Written by Alexei Gilchrist, updated months ago
The joint entropy and its properties
Level: 2, Subjects: Information Theory

## 1 Definition

Say $$x\in X$$ and $$y\in Y$$ then the average information contained by the joint probability distribution $$P(xy)$$ is $$\langle \mathcal{I}(P(x,y))\rangle = - \sum_{x,y} P(xy) \log P(xy) \equiv H(X,Y)$$ this is also known as the joint entropy, and it's a measure of the combined uncertainty in $$x$$ and $$y$$. I've deliberately not used the symbol $$I$$ to denote information here as the quantity $$I(X;Y)$$ to be introduced later will mean something else entirely.

## 2 Properties

1. $$H(X,Y)\ge 0$$
2. The joint entropy is symmetric $$H(X,Y) = H(Y, X)$$.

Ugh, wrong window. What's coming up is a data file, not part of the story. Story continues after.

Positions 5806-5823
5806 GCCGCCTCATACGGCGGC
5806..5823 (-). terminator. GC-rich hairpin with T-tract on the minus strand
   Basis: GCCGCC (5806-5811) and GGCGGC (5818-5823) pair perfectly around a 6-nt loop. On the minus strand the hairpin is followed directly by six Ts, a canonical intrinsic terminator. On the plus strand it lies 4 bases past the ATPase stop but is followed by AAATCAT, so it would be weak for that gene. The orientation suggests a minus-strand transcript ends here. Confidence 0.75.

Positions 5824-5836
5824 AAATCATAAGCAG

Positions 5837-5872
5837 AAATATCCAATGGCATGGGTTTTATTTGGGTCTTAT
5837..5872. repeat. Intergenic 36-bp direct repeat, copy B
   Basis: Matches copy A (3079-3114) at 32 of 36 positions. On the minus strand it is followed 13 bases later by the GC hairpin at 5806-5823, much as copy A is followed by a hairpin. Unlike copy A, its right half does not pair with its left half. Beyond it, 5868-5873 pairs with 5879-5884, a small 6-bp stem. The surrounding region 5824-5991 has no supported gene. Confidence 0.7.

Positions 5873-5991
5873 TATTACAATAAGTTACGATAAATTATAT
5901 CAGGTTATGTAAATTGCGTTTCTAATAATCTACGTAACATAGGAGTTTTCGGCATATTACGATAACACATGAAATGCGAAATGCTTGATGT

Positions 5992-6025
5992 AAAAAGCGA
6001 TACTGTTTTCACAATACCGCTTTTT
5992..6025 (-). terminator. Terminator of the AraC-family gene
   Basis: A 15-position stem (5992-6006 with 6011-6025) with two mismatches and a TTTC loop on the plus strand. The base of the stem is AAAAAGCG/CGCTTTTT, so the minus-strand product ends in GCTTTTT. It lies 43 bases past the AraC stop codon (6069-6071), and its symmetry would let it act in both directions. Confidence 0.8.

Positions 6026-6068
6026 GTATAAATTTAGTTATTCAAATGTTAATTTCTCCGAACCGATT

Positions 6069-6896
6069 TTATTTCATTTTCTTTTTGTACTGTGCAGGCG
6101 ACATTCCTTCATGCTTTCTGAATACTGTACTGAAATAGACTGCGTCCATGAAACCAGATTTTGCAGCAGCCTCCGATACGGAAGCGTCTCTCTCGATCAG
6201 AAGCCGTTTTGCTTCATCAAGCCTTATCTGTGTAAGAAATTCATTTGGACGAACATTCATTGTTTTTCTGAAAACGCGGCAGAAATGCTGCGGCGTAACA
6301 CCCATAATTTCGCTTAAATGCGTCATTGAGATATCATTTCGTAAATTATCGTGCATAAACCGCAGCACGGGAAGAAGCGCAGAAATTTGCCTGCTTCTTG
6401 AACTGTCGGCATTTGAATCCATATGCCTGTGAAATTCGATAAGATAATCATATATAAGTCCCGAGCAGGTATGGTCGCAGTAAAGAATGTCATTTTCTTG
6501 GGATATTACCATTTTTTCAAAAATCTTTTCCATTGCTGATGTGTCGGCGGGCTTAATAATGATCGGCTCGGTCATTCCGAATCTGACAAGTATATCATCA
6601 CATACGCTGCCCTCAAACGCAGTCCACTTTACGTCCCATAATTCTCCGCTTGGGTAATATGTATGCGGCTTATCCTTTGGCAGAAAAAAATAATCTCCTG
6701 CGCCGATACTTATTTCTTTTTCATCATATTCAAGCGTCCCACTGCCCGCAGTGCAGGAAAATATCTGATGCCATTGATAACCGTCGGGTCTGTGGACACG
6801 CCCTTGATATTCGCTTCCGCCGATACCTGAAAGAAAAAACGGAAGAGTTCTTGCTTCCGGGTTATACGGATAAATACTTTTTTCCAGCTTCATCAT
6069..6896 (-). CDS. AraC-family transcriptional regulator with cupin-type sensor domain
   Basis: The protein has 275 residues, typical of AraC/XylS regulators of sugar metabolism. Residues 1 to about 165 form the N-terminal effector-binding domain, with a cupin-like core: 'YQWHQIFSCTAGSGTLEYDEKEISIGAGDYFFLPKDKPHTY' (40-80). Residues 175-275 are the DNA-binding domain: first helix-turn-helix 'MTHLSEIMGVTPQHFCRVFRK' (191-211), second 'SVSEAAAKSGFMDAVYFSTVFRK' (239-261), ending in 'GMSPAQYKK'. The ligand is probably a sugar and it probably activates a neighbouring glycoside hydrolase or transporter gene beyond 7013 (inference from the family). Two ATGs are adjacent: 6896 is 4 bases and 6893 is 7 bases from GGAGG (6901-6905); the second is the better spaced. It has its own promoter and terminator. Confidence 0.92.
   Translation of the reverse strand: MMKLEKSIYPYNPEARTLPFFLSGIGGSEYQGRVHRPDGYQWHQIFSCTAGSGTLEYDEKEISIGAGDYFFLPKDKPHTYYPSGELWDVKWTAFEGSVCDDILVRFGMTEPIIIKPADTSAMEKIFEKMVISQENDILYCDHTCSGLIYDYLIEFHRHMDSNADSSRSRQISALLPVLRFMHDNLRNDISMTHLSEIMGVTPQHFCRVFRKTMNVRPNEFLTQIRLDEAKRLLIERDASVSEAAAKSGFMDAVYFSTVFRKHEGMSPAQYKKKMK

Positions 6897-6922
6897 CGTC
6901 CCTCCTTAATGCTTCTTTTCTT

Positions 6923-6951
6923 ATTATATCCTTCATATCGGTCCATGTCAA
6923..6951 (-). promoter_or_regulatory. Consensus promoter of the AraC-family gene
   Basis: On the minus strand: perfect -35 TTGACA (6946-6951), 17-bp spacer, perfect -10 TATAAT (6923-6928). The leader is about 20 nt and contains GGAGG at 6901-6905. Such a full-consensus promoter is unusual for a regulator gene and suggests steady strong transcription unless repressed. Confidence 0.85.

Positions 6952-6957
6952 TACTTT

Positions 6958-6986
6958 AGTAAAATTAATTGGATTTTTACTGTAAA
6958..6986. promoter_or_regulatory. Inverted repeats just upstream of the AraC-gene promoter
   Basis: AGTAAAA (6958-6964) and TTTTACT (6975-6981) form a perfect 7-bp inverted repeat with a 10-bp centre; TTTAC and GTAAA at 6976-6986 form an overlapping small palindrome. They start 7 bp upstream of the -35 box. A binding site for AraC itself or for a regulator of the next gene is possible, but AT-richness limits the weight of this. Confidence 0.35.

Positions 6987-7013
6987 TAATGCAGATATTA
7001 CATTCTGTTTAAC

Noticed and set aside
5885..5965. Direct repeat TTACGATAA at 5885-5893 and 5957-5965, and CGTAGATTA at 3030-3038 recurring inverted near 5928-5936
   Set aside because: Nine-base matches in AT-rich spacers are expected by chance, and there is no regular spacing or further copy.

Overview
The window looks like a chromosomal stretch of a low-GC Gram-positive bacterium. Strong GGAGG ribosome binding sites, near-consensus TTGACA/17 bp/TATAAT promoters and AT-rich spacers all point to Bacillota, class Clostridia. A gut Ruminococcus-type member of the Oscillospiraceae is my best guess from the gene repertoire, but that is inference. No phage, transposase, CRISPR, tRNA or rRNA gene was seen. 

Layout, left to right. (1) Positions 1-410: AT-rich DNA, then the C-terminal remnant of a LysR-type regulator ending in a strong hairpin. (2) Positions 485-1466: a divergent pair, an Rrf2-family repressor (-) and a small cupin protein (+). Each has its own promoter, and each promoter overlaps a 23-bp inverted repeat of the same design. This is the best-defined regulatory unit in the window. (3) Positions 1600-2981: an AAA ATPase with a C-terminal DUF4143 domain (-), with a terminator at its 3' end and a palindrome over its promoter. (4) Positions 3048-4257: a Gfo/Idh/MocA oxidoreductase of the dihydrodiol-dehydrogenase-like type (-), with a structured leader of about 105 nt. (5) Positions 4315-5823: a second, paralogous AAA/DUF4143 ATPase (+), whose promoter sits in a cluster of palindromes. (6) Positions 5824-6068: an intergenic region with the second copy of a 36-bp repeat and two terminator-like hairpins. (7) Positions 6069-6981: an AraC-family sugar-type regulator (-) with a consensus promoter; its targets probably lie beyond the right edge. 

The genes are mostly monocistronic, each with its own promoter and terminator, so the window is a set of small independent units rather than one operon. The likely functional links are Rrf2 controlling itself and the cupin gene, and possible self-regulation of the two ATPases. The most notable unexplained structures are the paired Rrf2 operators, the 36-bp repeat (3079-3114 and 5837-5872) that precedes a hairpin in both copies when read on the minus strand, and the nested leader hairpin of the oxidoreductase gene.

3. If $$X$$ and $$Y$$ are independent then $$H(X,Y)=H(X)+H(Y)$$. That is, $$P(xy)=P(x)P(y)$$ so \begin{align} H(X,Y) &= -\sum_{x,y}P(x)P(y) \log( P(x)P(y)) \\ &= -\sum_{x,y}P(x)P(y) \log P(x)-\sum_{x,y}P(x)P(y) \log P(y) \\ &= -\sum_{x}P(x)\log P(x)-\sum_{y}P(y) \log P(y) \\ &= H(X)+H(Y) \end{align}
4. In general, the uncertainty in a joint distribution is the same or less than the sum of the individual uncertainties: $$H(X,Y) \le H(X) + H(Y)$$ This relationship is called subaditivity and we'll prove it later. The relationship is intuitive, the more $$x$$ and $$y$$ become dependent the less uncertainty there is in the joint distribution.
5. These properties extend in the obvious way to more than two variables.